“Genius3,” The Washington Ballet at Sidney Harman Hall
TWB’s “Genius3” program promises to live up to its name. Twyla Tharp’s giddy “Push Comes to Shove” and George Balanchine’s coolly modernist masterwork “The Four Temperaments” are about as far from each other in style as you can get, but each is a knockout in its own way. Add Mark Morris’s “Pacific” and Nacho Duato’s “Cor Perdut” and you’ve got the makings of a terrific evening of dance. (610 F St., May 19 to 23,)

“Mrs. Warren’s Profession,” Shakespeare Theatre Company at Sidney Harman Hall
Morality and money were two of George Bernard Shaw’s favorite triggers for drama, and the two clash in high style in “Mrs. Warren’s Profession.” The Shakespeare Theatre mounts the story of a young woman who discovers her education was paid for by her mother’s ill-gotten gains, and it’s a work that still has plenty to say about the choices we make — and their price. (610 F St., June 8 to July 11.)

“A Man of No Importance,” Keegan Theatre
You’ll enjoy this chamber-sized musical, based on the Albert Finney film, about a Dublin bus driver who yearns for beauty in both romance and the theatre. The show should be a good fit for the Irish-focused Keegan Theatre. (1742 Church St., June 10 to July 11.)

“Tempest,” Folger Consort
The stars have aligned for this production, a combination of Matthew Locke’s 17th-century music for the play with dramatic selections performed by actors, including Sir Derek Jacobi and Lynn Redgrave. Countertenor David Daniels is part of the ensemble. (Lutheran Church of the Reformation, 212 East Capitol St. N.E., June 10; Music Center at Strathmore, 5301 Tuckerman Lane, Bethesda, June 11.)

“Zaide” and “A Midsummer Night’s Dream,” The Barns at Wolf Trap
The Wolf Trap Opera Company has a well-deserved reputation as the place to catch young American singers at the start of great careers, and the company’s choice of repertory always offers surprises. This year’s rarity is Mozart’s little-heard “Zaide” (with its shimmering aria, “Ruhe sanft, mein holdes Leben”), and it’s got a gimmick: audiences will choose an ending for this unfinished work. Britten’s “A Midsummer Night’s Dream” received a beautiful and hypnotic staging a number of years ago, and we can look forward to the company’s new production this summer.
(1645 Trap Road, Vienna; “Zaide”: June 11, 13, 15, 19; “Dream”: August 13, 15, 17.)

“Babes in Arms,” American Century Theatre
“Hey, kids, let’s put on a show!” “Babes in Arms” has one of Rodgers and Hart’s best scores (“Where or When,” “My Funny Valentine,” and “Johnny One Note” are among its many gems), but this 1937 tale of youngsters with show-biz dreams is rarely staged. American Century Theatre offers a series of concert performances of the classic musical — and they’re free. (2700 South Lang St., Arlington, June 24 to 27.) – Robert Sacheli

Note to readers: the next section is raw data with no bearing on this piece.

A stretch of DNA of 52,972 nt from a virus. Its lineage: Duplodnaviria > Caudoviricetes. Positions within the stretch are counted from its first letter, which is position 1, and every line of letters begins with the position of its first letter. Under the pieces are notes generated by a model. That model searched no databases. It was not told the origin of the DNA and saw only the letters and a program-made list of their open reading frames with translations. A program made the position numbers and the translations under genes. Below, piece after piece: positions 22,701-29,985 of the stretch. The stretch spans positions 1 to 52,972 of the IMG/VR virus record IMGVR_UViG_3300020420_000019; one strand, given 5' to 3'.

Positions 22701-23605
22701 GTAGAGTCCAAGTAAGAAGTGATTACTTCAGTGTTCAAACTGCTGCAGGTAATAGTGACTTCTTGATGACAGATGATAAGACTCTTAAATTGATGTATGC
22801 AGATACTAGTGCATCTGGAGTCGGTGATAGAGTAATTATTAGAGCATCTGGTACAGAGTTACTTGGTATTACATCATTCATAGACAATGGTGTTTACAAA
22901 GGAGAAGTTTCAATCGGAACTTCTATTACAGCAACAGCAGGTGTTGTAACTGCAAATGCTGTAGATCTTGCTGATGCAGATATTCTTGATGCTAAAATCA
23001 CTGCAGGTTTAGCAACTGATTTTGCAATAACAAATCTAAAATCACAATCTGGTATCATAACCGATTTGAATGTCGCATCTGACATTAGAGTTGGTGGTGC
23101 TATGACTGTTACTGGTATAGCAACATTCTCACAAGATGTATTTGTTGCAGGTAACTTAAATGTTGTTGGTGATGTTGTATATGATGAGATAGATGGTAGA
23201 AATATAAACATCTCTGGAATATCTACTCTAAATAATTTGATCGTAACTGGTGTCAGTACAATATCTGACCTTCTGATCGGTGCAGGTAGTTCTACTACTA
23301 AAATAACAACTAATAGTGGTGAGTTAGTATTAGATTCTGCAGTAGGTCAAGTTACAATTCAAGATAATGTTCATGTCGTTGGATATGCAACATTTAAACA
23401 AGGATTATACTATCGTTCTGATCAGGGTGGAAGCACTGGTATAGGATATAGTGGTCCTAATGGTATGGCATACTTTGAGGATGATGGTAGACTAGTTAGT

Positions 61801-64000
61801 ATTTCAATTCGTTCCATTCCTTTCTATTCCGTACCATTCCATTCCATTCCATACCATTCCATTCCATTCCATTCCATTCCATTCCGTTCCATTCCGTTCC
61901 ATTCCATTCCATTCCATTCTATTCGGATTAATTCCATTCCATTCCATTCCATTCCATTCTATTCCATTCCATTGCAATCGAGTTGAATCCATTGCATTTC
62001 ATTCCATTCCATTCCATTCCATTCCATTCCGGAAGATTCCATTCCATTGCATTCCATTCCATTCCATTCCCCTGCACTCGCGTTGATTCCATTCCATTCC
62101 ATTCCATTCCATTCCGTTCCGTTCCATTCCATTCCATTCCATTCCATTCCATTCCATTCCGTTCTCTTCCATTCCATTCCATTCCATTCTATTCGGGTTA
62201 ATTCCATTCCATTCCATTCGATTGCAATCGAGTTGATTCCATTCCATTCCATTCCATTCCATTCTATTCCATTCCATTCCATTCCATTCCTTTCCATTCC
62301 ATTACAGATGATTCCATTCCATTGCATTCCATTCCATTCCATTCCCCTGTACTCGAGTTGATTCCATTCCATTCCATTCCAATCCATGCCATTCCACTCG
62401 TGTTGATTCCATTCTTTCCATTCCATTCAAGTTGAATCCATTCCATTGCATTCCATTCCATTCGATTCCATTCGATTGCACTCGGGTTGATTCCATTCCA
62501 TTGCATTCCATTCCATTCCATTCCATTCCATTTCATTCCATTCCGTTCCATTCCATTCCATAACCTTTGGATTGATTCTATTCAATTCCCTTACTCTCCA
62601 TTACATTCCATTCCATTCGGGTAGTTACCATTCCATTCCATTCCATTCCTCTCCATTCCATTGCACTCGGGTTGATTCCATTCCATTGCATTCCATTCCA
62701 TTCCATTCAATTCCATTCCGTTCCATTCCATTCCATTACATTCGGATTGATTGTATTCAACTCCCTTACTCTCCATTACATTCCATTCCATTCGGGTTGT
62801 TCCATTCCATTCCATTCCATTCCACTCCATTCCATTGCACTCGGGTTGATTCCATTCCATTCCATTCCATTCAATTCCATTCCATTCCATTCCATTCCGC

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Fall Foliage

July 26, 2011

It’s finally autumn. At least that’s what the calendar says. Despite our region’s exceedingly hot and dry weather, the days are shortening and the leaves have begun to change color. In fact, there are only a few weeks until the autumn foliage reaches its peak. This season, the peak is expected to be shorter than usual because of the dryness during the growing season. Hopefully our recent rains will plump up the leaves a bit.

So it’s time to pile the family into your fuel-efficient minivan and hightail it to Skyline Drive to look at the leaves. Right? Just drive straight out route 66 and hang a left on Skyline Drive.

That might be a good plan if you feel like sitting in traffic going five miles an hour along the drive. To be sure, the vistas can be astonishing, and it’s understandable that each driver wants to savor each eyeful. But it can be the Shenandoah equivalent of the gridlock along the Tidal Basin when the Cherry Blossoms bloom. And once you’re on the drive it isn’t so easy to exit in all that traffic. So should you give up on your plans?

The answer is a resounding no! There are numerous ways you can enjoy the spectacular vistas
without crawling along with the kids clamoring to go home. The foliage can be enjoyed from the ground (walking, biking, ATVing, hiking or driving), the water, and the air. The options are near endless. There are myriads of websites and publications to help you find your own wonderland.

By Screen

As we do live in the electronic age, I’ll give a nod to armchair enthusiasts. The National Park Service web site updates the color changes and leaf volumes at various park hotspots weekly (Check it out here). There is an accompanying link to the Leaf Color Cam. With the cam, you can observe real-time color change in multiple areas in the park. Talk about virtual autumn. Grab your Octoberfest beer and your laptop—or better yet, your internet-wired big screen TV—and you’re set.

By Foot

For walkers, hikers and campers, the Shenandoah Valley offers a rich system of trails maintained by national, state and volunteer agencies. Many of these trails join with the Appalachian Trail and can be accessed from within or without the National Park. The National Geographic Society publishes a multi-county map of the Shenandoah Valley replete with hundreds of trails of varying lengths and degrees of difficulty.

As beautiful as it is looking at the panorama of autumn from the Skyline Drive, walking through the woods with the leaves changing and coming upon an amazing lookout is a magnificent way to appreciate nature. With minimal work you can find a trail to suit your stamina and senses. There are trails for meanderers, skilled technical climbers and everyone in between. Here are a few suggestions that are off the beaten path.